Author

Sara Acton

Date Approved

2017

Degree Type

Open Access Thesis

Degree Name

Master of Arts (MA)

Department

Special Education

Committee Member

Ana Claudia Harten

Committee Member

Willie Cupples

Committee Member

Ashley Glassburn Falzetti

Abstract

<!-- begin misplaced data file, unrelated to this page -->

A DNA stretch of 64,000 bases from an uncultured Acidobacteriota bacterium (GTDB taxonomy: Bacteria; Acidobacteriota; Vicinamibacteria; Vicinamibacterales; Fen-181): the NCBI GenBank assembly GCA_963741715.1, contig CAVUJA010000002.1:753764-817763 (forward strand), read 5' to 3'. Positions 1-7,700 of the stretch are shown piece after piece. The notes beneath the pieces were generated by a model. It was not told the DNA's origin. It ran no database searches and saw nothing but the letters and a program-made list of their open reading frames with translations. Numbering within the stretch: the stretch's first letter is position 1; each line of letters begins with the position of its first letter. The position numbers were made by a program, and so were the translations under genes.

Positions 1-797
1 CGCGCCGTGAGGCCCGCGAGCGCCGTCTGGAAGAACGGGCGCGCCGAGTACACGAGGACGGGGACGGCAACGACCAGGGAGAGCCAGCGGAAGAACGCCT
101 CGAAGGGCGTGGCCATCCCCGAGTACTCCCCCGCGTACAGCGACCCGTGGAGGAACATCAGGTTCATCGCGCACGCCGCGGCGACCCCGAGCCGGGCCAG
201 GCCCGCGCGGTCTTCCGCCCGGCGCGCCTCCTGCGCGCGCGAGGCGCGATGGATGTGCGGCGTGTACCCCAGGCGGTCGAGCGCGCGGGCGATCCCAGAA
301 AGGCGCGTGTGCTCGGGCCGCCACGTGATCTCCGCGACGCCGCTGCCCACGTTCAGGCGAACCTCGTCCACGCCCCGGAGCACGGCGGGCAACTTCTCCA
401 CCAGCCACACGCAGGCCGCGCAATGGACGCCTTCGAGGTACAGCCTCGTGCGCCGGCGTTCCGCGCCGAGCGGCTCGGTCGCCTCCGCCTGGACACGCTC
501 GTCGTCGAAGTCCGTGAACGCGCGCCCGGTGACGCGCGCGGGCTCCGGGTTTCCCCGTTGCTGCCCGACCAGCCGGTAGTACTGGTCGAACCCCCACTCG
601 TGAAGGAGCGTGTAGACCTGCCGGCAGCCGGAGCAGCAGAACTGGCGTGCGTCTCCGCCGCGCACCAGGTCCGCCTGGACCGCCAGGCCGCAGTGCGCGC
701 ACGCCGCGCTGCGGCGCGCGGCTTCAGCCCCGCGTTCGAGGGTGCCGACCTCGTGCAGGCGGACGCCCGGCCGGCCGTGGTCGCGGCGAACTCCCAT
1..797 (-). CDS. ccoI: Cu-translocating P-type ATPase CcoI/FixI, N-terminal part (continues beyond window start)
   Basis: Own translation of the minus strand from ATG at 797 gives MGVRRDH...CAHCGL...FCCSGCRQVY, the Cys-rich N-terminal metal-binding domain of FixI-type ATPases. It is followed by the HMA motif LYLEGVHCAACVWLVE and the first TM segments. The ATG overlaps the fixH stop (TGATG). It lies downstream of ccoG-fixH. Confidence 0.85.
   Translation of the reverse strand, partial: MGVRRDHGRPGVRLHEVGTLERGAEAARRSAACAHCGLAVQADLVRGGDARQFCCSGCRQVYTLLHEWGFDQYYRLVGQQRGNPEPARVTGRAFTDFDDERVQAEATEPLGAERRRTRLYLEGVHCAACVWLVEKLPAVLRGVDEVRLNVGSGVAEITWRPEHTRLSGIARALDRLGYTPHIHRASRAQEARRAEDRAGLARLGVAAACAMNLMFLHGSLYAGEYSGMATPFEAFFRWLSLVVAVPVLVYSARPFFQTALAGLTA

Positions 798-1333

This qualitative research study explores cultural practices and priorities for child language development in two Cree communities in the James Bay Cree Region of northern Quebec, Canada. Using thematic analysis, themes are derived from semistructured interviews with 24 individuals on topics of child language development, language stimulation, and service provision, with a goal to identify local needs and priorities in each community and to support the development of culturally sustaining speech-language pathology services. Six major themes emerge across the two sites: (a) services and supports for special needs, (b) learning through interaction and demonstration, (c) Cree language, (d) Cree culture, (e) technology, and (f) bilingualism. Comparison across the two sites reveals differences that highlight the importance of developing connections at the community level, more so than the regional or cultural level, to ensure the development of culturally sustaining services.

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